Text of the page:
“Turn a developer into a hacker” is a commonly heard call.
There are many online courses and trainings that ostensibly teach developers how to write code that’s less buggy and generally more secure. The trainings focus on teaching detection and exploitation of common security vulnerabilities, mostly those listed in the OWASP Top 10 list. Unfortunately, this approach is not going to change how developers think about security or spur them to proactively write secure code – and here’s why.
The builder vs breaker mindset
Security professionals love the journey from vulnerability identification to system compromise. Turning a bug into an exploitable remote code execution vulnerability brings joy to those tasked with software security assessment.
Unfortunately, what excites a security professional is not exciting for developers because, at the end of the day, a developer needs to build, not to break.
Developers are engineers, they like to build and see their programs addressing/solving a problem. They want to build a bridge and they are not too interested in how the bridge can be blown up in a controlled manner.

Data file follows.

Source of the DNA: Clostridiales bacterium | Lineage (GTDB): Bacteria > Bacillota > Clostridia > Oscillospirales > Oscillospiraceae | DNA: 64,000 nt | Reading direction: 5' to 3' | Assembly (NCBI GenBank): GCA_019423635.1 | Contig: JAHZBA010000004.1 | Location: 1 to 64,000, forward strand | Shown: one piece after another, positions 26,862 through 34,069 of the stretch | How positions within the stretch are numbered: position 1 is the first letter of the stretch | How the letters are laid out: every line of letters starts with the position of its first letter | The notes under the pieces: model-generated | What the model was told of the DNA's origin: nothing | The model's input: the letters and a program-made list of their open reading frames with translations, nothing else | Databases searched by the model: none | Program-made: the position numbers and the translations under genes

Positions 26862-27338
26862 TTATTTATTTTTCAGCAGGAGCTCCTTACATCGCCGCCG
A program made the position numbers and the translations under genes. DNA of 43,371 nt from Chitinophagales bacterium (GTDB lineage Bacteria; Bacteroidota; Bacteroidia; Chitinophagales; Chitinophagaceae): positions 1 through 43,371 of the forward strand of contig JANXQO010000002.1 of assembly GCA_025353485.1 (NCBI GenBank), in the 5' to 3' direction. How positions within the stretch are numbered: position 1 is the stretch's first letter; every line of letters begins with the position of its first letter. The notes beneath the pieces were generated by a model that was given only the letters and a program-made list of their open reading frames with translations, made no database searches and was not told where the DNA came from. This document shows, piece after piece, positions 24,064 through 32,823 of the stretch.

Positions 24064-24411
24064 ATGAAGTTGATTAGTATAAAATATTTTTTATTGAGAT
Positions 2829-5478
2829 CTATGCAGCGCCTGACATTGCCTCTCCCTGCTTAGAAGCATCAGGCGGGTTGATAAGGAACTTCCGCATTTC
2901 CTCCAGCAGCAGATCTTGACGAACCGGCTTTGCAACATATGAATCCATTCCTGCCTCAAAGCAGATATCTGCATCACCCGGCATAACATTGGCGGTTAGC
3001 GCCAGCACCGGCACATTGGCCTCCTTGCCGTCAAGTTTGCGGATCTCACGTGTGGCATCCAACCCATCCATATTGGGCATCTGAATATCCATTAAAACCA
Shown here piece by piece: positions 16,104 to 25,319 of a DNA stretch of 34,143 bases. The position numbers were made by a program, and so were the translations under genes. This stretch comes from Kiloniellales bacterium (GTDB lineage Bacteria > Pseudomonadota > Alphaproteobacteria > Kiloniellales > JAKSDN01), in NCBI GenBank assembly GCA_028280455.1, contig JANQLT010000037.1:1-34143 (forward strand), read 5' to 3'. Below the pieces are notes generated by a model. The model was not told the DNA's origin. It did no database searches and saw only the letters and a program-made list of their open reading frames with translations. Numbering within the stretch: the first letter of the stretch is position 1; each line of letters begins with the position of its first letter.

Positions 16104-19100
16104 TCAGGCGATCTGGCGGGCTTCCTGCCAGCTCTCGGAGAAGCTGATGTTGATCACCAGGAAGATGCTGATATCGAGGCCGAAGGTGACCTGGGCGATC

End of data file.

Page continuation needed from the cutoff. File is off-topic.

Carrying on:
While it can be fun to find and exploit a security vulnerability, this should not be the goal of secure coding training. Giving an example of how a program can be “broken” – providing a specific input and showing them proof that it results in an unanticipated program output – will not reveal the root cause (i.e., security vulnerability) that must be addressed to eliminate the issue.
This brings up the second problem.
Treating security bugs like other bugs
I often show the following code snippet to the crowd of senior software engineers in my Defensive Programming workshops, and ask them “What do you think this patch is for?”
With some hints, they end up realizing that it is the patch for the infamous Heartbleed bug.
I then follow up with another question: “Do you think there are no other Heartbleed-type of bugs (or buffer over-read bugs) in other parts of this library?”
And the answer is a shy smile meaning “Are you kidding? Of course, there is or will be.”
The Heartbleed patch is an example of a common method in addressing security bugs, i.e., the “If-Statement Post Release Patchwork” (ISPRP). This was an example of showing developers a security attack (the proof) and how it can be triggered (the input) and leaving them alone to figure out how to fix it. This will often result in the quickest and smallest code change to handle the trigger and, unfortunately, leave the root cause intact.
There are many other public incidents of ISPRP where the patch was incomplete, many attempts were made to fix it, at the end a complete refactoring was performed or considered as a feature!